The Green Jays are a radiant bird species in the family of the New World Jays, and like every bird, they have bills but would sometimes use sticks for their meal. Say what now?
I hope you’re as pleasantly impressed as I was, if not I’ll just stop right here. Oh never mind…
A brief description of the birds.
The Green Jays found in Central America, have a variety of colours across their range. Blue and black heads, green wings and mantle, bluish-green tails, black bills, yellow or brown eye rings, and dark legs.
A sight for sore eyes and jolly eyes alike if you ask me.
For almost one thousand two hundred and fifty three days I’ve had that picture on my laptop, and I always spend at least one minute just staring and admiring these beauties whenever I came across the picture.
One thousand two hundred and fifty three days is just three years and some months by the way, please don’t grumble, I am just trying to be NICE by stating the exact number of days.
I’ve had the picture for years, and tried to imagine the photographer who took the image, the tender joy he or she must have had just from being able to perfectly capture that image.
Despite the amount of time spent on admiring these beauties, I knew absolutely nothing about the creatures. Well not absolutely, I knew their name because it was right there with the picture.
I thought it was high time I learnt more about the objects of my admiration for years. It was long overdue.
To my delight, I learnt something extraordinarily interesting while reading about them.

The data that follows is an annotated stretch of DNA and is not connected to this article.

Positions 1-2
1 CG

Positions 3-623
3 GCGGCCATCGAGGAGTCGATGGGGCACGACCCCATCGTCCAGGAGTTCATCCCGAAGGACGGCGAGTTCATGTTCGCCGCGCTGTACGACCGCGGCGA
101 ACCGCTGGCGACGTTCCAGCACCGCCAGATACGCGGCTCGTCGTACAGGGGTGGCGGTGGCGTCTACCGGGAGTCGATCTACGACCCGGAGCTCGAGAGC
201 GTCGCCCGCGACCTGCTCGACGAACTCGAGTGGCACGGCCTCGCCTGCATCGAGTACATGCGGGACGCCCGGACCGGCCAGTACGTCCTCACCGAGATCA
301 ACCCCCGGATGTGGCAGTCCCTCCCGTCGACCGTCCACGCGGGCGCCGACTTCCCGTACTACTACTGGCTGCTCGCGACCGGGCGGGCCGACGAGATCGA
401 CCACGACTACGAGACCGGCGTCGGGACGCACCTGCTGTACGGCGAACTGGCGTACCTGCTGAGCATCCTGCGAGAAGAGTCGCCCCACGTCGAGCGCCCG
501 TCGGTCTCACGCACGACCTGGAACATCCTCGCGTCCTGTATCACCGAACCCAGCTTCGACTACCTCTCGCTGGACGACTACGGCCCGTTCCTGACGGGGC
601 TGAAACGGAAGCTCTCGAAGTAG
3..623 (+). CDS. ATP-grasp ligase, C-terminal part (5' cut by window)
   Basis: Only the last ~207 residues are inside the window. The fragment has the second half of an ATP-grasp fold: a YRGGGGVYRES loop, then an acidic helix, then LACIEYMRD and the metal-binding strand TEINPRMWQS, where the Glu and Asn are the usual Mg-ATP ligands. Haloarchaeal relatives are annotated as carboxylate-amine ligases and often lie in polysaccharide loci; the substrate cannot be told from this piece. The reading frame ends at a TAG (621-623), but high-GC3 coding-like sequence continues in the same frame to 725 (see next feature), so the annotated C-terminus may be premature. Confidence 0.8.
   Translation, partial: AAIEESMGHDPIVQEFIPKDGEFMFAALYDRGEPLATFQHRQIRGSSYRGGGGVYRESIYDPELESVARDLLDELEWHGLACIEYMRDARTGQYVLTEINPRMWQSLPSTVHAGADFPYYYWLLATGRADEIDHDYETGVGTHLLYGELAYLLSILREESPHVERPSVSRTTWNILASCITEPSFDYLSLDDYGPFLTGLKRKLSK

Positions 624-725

Here’s the thing about these green babies…
All birds have bills or beaks as it is popularly known, which are in different shapes and also determines how they catch their preys.
Therefore, ALL birds use their beaks for eating, cracking seeds depending on the species, MANIPULATING OBJECTS, preening, killing prey, fighting, PROBING FOR FOOD, for courting and even feeding their young.
The Green Jays like other birds use their beaks to do everything aforementioned. But a unique behaviour that have been observed is their ability to use sticks as tools to extract insects from tree bark.
Let me just say that I was completely awed by this finding. Because in another decade to come, I wouldn’t have imagined this of a bird.
To extract according to the dictionary is to take out or remove especially by effort or by force.
I concluded that was and is something unique. Something we (HUMANS) could learn a thing from.
In my interpretation, we all have the potential to be so much more. Sometimes we just need to challenge ourselves, because the resources we have should not be all there is to us.
Creativity is the major skill for doing the extraordinary, and innovation is what it takes to get a different result.
An innovative mind gives the propensity to see beyond the resources that one may have been otherwise used to.
It’s like stepping into unfamiliar territory, when the need for remarkable solution to challenges arise.
And sometimes we just need to challenge and re-challenge ourselves.
It may just require breaking away and beyond the raw natural talent and skills deposited in us. Which literally is not just limiting ourselves and what we can do to the existing norm.
It requires not settling with a pattern because its the norm, as well as going past the known domains of comfort.
And this is applicable to all areas of life, career, relationship, dreams and aspirations, growth and development, pursuit of success and happiness.
Let us all try to stand a little taller, rise a little higher, be a little better. Make the extra effort. You will be happier. – Gordon B. Hinckley
To me, this is what it feels like for a bird to use a stick in place of its beak to extricate food. Extra effort, which is something we all can make do with.
What do you think about the Green Jays using a stick to pull out their food? What personal lesson can you make out of this? I would like to hear from you.
Cheers to extra effort and happiness.